The Center for Excellence in Polling recently surveyed likely Iowa voters on important issues in the state such as licensing reform, unemployment insurance, and welfare programs. The results indicate that Iowans support reforms that will remove barriers to work for licensed professionals in the state, and reforms that will ensure welfare program resources are preserved for the truly needy.
Iowans support removing licensing barriers
When it comes to occupational licensing reform, there is significant support for removing barriers to success for licensed professionals.
More than half of all voters support requiring the state to conduct regular reviews of new and existing occupational licensing laws to determine whether they are helpful and necessary (51%). Notably, this reform has more support from Democrats (55%) than Republicans (51%) and Independents (47%).
Iowans also support allowing individuals to count work experience toward occupational licensing requirements (59%). This includes more than half of all Democrats (56%) and a majority of Republicans (58%) and Independents (63%). A similar margin of support across all parties indicates opportunity for reform in this area.
Voters favor unemployment programs that get Iowans back to work
Iowa voters want fairness and efficiency in unemployment programs. There is broad support for reforms that ensure program integrity and prevent abuse of the system.
…of all likely voters support requiring businesses to report job applicants who are collecting, or are suspected of collecting, unemployment benefits when they refuse an offer for suitable work.
…of all likely voters support requiring state welfare agencies to share information with unemployment agencies to ensure those receiving unemployment benefits are truly eligible. This includes more than half of all Independents (57%) and a plurality of Democrats (45%).
Establishing resources that help people find suitable work is not a heavily partisan issue in the state. More than half of all voters support requiring the state to establish a mandatory job referral system that connects unemployed job seekers with businesses that are hiring (62%). This includes half of all Democrats (50%) and more than half of all Independents (61%). The marked openness among voters to such a job referral system presents an opportunity for collaboration among all political parties on this issue.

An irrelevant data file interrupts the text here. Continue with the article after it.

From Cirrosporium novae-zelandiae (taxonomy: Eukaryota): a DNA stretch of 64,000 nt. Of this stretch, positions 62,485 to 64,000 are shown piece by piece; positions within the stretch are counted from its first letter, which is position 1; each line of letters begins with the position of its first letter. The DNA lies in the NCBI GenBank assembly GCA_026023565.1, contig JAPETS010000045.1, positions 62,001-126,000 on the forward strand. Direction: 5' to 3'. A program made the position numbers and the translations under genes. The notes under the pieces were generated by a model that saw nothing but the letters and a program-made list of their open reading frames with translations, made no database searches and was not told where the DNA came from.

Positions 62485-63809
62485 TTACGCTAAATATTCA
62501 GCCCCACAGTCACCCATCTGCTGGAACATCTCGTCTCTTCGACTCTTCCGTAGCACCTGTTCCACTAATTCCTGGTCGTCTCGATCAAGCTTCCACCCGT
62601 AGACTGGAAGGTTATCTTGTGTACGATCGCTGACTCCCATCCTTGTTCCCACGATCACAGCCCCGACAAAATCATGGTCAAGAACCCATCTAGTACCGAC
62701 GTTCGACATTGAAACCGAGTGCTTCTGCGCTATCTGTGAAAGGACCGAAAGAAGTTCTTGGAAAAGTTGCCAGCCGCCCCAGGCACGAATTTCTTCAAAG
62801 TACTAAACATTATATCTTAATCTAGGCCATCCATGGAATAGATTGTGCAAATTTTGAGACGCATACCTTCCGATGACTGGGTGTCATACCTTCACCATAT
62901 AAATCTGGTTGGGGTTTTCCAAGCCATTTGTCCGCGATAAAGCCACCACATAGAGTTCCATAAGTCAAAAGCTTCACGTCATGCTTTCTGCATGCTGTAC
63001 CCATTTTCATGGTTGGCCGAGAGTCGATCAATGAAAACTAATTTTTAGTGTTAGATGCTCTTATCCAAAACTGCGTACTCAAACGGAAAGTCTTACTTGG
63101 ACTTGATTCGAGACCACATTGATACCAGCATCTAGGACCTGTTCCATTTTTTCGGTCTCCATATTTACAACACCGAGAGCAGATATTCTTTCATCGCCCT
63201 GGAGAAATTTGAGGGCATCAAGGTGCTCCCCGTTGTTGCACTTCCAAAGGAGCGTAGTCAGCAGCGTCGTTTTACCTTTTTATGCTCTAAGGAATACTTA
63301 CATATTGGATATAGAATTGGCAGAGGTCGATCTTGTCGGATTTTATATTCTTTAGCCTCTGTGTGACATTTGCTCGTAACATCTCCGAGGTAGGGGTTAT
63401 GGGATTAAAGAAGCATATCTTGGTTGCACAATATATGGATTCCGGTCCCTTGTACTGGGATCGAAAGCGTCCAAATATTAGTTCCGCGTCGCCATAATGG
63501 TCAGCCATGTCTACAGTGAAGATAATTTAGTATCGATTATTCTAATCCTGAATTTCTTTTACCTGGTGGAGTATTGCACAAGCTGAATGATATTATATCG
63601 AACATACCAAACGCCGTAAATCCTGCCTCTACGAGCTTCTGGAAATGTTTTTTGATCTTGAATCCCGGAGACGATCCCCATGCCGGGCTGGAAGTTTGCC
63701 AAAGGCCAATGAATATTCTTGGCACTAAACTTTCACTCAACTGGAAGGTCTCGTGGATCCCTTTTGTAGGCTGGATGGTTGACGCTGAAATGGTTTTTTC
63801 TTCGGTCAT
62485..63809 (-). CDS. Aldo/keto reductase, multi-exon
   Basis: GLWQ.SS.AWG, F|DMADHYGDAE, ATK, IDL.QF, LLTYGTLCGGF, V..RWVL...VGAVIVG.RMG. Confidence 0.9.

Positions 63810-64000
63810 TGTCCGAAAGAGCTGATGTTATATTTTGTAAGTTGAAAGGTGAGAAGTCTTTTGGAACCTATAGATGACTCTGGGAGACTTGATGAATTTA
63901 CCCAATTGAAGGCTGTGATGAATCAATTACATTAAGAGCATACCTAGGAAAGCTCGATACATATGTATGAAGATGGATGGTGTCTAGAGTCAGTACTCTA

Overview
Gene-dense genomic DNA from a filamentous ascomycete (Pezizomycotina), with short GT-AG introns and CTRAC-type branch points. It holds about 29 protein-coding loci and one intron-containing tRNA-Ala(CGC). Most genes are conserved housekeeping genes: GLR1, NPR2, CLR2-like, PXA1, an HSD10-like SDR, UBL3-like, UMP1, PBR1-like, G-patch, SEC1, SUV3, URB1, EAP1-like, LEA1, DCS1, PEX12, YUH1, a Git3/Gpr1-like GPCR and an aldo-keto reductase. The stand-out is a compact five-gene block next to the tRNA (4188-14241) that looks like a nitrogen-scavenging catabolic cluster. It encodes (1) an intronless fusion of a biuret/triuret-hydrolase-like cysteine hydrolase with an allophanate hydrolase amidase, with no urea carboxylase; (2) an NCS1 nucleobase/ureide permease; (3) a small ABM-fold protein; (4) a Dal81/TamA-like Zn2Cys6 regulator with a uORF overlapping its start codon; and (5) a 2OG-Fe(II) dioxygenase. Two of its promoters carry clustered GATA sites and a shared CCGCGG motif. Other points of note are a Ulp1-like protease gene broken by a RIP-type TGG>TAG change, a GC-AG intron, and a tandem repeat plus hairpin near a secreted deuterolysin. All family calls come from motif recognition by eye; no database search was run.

Iowans are softly divided along party lines when it comes to unemployment indexing, but there are still opportunities in this area. Less than half of all voters would support increasing the amount of time individuals may remain on unemployment—even when the unemployment rate is high and fewer jobs are available. But nearly 50% support reducing the amount of time individuals may remain on unemployment when the unemployment rate is low and there are plenty of jobs available.
Data shows that each of the political parties supports different aspects of indexing. There is an opportunity to educate the public and lawmakers on the benefits of the reform, and how it can improve the solvency of the program and protect it for the future.
Preserving the safety net matters to Iowa voters
Iowans favor keeping welfare programs strong and safe from fraud and abuse to ensure that resources in this safety net are available for the truly needy. There is especially broad support for measures that double-check eligibility.
…of all likely voters support requiring able-bodied, working-age adults with no dependents to work, train, or volunteer at least 20 hours per week as a condition of eligibility for food stamps. This includes nearly half of all Democrats (49%) and a majority of Independents (60%).
There is also marked support among all voters for checking eligibility of people on welfare more frequently and with better technology to ensure those receiving benefits are truly eligible (70%). This includes more than half of all Democrats (53%). Further, a majority of all likely voters support requiring the state to verify whether an individual is truly eligible for food stamps rather than extending automatic approvals (62%).